The continued pursuit of knowledge and how to apply this information at the office is vital to career development. However, many of us develop habits that prove to be detrimental to our learning ability after we graduate from the classroom. Nate Kornell, a psychology professor at Williams College, outlines a few learning principles to keep in mind. 

Despite common perception, performing well does not necessarily mean you are learning effectively. In fact, Kornell points out that they are often inversely related. As is the case with exercising, you need to wear yourself out mentally in order to learn more. Lifting an 8 pound dumbbell or performing a mental task you are quite comfortable with simply will not lead to the results for which you are hoping. Effective learning necessitates discomfort. Research has found that the most effective learners are those who constantly embrace discomfort and learn outside of their comfort zone. Joshua Foer, author of Moonwalking with Einstein, has talked extensively about the OK Plateau, the point at which we stop improving because we have reached, in our minds, an acceptable level of skill in whatever task. Foer advises you to disengage from your autopilot, scrutinize your performance, and think critically about how you can improve. 

Kornell also highly advises against cramming, a behavior far too common amongst college students. When you are memorizing pages of information in a very short time period, you are memorizing for the short term. You most likely won’t be able to recall and then apply this information in a week, month, or year down the road. To truly obtain knowledge, it is absolutely vital that you space your learning effects as  evidenced by Kornell’s academic research. Kornell discovered that it is our tendency to forget that solidifies this knowledge within our memory bank. He posits that when we forget, we are forced to relearn information several times. Such behavior makes these memories much more “sticky” than information obtained through cramming.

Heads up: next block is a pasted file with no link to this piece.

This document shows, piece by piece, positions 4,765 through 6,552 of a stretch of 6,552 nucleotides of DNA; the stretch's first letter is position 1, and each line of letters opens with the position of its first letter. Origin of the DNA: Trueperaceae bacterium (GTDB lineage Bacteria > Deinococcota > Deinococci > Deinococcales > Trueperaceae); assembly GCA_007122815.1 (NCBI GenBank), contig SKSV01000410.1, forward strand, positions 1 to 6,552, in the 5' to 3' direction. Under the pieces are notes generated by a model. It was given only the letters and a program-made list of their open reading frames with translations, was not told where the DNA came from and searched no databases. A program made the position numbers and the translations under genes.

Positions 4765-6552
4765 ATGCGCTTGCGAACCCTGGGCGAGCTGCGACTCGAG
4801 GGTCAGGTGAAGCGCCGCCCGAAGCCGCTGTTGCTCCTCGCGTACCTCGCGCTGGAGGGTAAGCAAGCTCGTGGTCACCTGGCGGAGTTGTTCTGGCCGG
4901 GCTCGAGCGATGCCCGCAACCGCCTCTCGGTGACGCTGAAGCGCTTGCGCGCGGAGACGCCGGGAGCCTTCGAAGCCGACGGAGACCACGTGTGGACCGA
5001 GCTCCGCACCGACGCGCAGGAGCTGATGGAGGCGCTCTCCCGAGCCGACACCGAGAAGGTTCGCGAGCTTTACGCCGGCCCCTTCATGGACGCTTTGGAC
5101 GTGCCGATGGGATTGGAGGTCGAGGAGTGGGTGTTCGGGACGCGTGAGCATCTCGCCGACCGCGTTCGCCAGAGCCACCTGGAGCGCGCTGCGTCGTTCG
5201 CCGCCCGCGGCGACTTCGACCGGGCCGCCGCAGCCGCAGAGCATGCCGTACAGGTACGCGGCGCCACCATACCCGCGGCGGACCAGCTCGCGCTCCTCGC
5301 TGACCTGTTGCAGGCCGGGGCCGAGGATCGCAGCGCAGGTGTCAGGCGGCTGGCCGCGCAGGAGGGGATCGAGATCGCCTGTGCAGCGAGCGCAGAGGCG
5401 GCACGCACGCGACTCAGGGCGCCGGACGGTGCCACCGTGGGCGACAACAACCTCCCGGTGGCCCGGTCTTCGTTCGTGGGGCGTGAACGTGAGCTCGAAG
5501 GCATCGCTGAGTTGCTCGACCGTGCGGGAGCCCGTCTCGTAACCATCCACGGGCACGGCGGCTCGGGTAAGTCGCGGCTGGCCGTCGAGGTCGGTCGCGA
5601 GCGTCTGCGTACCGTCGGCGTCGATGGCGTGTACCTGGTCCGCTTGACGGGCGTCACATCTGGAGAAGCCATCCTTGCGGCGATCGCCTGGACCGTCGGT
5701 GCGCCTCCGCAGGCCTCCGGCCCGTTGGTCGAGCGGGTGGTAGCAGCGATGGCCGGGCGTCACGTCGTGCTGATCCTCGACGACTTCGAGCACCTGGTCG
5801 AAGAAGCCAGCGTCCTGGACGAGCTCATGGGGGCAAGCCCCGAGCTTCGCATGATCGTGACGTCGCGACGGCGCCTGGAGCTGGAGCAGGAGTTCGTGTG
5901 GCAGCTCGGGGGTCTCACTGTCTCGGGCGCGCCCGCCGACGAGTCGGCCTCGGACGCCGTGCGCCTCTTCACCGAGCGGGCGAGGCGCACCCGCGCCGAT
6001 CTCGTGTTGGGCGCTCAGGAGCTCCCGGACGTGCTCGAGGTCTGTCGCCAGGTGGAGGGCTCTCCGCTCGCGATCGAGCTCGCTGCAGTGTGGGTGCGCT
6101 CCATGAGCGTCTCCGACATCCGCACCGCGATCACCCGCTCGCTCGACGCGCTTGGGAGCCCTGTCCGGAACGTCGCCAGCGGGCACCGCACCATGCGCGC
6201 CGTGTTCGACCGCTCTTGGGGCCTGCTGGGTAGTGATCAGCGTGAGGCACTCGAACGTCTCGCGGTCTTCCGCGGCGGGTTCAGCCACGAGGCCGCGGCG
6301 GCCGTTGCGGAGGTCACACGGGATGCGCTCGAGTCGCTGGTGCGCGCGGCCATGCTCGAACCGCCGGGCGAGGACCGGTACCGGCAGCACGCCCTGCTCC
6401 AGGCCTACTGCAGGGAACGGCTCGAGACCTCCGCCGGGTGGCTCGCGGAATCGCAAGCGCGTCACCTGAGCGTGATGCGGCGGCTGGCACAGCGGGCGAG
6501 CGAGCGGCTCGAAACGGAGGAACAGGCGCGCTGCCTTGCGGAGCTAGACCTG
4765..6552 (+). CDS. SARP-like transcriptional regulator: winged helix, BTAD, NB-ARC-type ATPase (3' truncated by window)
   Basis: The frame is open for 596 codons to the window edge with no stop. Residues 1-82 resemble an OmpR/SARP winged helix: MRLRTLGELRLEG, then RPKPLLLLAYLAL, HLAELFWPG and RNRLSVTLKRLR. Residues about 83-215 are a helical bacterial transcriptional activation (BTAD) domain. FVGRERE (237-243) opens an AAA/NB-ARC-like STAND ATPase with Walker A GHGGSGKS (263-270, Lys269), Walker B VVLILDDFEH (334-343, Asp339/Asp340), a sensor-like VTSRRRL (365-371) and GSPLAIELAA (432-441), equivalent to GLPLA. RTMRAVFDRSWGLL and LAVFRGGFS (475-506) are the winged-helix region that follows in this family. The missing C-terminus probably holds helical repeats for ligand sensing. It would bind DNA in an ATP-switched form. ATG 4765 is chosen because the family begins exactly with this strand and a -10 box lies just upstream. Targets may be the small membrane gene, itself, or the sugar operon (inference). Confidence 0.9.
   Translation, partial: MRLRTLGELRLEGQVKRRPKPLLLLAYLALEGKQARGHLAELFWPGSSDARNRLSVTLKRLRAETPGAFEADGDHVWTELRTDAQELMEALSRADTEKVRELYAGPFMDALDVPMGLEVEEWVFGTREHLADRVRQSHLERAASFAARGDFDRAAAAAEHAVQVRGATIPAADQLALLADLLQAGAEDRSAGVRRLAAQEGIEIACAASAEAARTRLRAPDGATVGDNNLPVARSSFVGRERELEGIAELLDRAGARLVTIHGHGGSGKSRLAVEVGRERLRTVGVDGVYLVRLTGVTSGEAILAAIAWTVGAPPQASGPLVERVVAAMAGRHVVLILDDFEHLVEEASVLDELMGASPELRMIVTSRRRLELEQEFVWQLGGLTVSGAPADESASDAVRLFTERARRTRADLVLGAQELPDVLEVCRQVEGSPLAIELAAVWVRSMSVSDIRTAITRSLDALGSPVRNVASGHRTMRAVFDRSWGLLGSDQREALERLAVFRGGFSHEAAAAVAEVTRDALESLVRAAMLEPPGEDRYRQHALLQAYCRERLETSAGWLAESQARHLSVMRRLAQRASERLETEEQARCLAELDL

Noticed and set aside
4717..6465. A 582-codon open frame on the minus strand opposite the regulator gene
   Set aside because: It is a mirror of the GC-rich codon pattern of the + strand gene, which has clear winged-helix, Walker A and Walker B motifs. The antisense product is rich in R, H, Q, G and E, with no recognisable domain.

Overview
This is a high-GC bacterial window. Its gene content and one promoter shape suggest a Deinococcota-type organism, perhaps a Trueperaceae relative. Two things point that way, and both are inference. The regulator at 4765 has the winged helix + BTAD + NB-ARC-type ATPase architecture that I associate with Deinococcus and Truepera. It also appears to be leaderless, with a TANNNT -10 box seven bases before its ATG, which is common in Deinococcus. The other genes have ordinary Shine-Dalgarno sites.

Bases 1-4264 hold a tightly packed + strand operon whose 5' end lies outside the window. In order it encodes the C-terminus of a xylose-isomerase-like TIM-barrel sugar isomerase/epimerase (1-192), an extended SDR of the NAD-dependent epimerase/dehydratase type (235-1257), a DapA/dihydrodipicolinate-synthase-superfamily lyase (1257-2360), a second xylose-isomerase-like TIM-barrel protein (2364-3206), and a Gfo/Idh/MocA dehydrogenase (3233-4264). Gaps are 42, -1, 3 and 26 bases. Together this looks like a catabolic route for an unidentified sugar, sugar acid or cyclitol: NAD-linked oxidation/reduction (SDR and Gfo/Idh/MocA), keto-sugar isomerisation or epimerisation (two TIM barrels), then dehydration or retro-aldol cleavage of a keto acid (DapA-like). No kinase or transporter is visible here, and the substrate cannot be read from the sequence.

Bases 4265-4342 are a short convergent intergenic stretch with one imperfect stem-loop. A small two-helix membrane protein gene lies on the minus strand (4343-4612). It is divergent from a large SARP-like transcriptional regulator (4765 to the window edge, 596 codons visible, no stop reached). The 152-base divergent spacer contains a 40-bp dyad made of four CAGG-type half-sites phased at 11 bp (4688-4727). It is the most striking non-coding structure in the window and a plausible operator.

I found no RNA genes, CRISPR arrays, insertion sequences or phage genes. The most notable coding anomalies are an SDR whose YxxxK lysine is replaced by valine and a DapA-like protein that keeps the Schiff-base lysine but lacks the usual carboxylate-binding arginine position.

The Williams professor also urges you to make as many connections to information as possible. If you are reading a text, pause from time to time to analyze what you have read and how it relates to other information, both in and outside of the text. If you relate this information to the certain aspects of your personal life, you will be even more likely to learn effectively.